Moline said the major responses from the rabbis were to urge Obama to visit Israel, to express some concern of there being a double standard for Israel and to tell Obama that they were not “confident from the President himself that he feels Israel in his kishkes.” Not confident? Well, when you handpick the audience and don’t have knowledgeable representatives willing to take on the administration’s fabrications, that’s what you get. And finally, Moline gets very upset — more upset than at the president — for critics questioning the motives and actions of Rahm Emanuel.

This is what passes for “leadership” in American Jewry. A kabuki dance is orchestrated by an Obama fan to gather other Obama fans to air the mildest criticism and to avoid challenging the factual representations of an administration that is the most hostile to the Jewish state in history. As one Israeli hand who definitely isn’t going to be invited to any meetings with this president put it: “They may be fine rabbis, but they are out of their league here.” And by not directly and strongly taking on the president, they are, in fact, enabling the president’s anti-Israel stance. It is, come to think of it, more than an embarrassment; it is an egregious misuse of their status and it is every bit as dangerous as the quietude of American Jews in the 1930s.

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Lying with Statistics Again

Tim Kaine, chairman of the Democratic National Committee, was on Fox News Sunday this morning, along with his Republican counterpart Michael Steele. Both men, of course, are in the job of boosting their parties, not giving non-tendentious analysis of the current political situation or honest predictions regarding the upcoming election. They’re in the rosy scenario business.

But Governor Kaine came up with a doozy of an example of lying with statistics. He said (as best I remember it, the transcript is not yet on-line): “Within the next few months the Obama administration will have created more jobs in 2010 than were created during the entire Bush presidency.” Let’s leave aside the fact that it’s the American economy that creates jobs, not administrations. The idea that a president is 100 percent responsible for the American economy is so stupid that only a member of the Washington press corps could believe it.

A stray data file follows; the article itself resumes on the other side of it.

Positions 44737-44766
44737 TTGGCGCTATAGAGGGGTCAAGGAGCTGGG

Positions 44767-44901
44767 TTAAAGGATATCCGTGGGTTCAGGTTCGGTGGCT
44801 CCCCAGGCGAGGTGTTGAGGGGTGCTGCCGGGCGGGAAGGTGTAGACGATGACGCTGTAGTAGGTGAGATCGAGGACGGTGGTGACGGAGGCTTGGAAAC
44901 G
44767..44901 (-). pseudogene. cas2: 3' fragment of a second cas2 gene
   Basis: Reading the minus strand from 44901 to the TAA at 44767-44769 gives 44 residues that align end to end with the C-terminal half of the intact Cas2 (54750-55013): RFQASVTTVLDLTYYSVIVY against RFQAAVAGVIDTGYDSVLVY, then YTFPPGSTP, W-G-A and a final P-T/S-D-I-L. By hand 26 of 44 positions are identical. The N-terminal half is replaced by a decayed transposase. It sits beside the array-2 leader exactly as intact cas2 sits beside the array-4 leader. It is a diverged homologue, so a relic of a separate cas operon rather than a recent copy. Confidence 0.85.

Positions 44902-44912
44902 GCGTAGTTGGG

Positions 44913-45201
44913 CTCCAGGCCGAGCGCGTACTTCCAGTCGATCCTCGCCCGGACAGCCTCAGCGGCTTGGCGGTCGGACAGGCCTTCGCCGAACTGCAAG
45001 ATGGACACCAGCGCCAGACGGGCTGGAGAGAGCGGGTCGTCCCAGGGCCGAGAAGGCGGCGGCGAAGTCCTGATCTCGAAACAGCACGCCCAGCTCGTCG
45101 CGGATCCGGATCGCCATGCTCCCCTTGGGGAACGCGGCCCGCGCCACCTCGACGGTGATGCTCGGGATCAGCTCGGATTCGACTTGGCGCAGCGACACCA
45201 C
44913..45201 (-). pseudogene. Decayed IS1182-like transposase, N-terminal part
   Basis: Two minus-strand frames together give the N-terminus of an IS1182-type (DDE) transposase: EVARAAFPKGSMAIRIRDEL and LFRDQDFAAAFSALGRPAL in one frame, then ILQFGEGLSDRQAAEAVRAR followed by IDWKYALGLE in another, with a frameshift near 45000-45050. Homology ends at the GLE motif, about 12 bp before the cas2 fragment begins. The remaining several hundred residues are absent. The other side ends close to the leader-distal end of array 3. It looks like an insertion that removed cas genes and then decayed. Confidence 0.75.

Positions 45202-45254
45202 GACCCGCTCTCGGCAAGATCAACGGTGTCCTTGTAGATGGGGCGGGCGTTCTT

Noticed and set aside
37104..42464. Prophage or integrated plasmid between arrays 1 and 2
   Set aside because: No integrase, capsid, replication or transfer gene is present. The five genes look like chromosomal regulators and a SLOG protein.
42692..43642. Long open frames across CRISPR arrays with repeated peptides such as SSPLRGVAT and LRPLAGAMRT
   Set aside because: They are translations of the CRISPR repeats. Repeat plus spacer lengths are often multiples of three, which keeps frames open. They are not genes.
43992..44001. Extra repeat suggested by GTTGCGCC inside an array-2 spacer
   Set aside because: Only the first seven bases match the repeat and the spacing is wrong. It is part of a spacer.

According to the Bureau of Labor Statistics, there has been so far in 2010 a net creation of 573,000 jobs. In the Bush years there was a net creation of 1,086,000 jobs. So if there is an average of at least 65,000 net new jobs created per month through December, Governor Kaine’s prediction will be “true” in a strictly mathematical sense.

But there’s a reason Benjamin Disraeli divided mendacity into three categories: lies, damned lies, and statistics.

Tim Kaine chooses his base lines dishonestly. Yes, there has been a net of 573,000 jobs created so far in 2010. But in the last 11 months of 2009 — while Obama was president, in other words — there were 3,961,000 jobs lost. So Obama is still in the hole to the tune of 3,388,000 jobs lost on his watch. In other words, Kaine starts the job clock running for Obama only after he had been president for more than 11 months, but George Bush’s job clock started the day he took the oath of office.

Of course, the Obama administration has been blaming George Bush for everything bad that happens on Obama’s watch. But if Obama is not responsible for the job losses in his first 11 months, then, surely, the job losses in the first 11 months of the Bush administration must be Bill Clinton’s fault. Those losses amounted to 1,746,000 jobs.  That would make Bush’s net job creation 2,832,000, still far above what is likely to be achieved in 2010.

It is fortunate for Democrats, who don’t mind bamboozling easily bamboozled Washington reporters (at least when numbers are concerned) with phony statistics, that the Bush administration started just as the recession of 2000-2001 was beginning and ended just as the recession of 2007 was kicking in big time. This allows them to bury the impressive job growth of the mid-Bush years (87,000 in 2003, 2,047,000 in 2004, 2,496,000 in 2005, 2,060,000 in 2006, 1,084,000 in 2007) beneath the job losses of the beginning and end of his term. To have two serious recessions during his presidency and still have a net job growth of over a million is, in fact, rather impressive.

What could have caused it? Well, as the Bureau of Labor Statistics chart on monthly unemployment shows, the unemployment rate in the Bush years began to decline in mid-2003 and continued to ratchet steadily downward for four years, until the housing bubble began to collapse. What happened in mid-2003 was that the Bush tax cuts kicked in.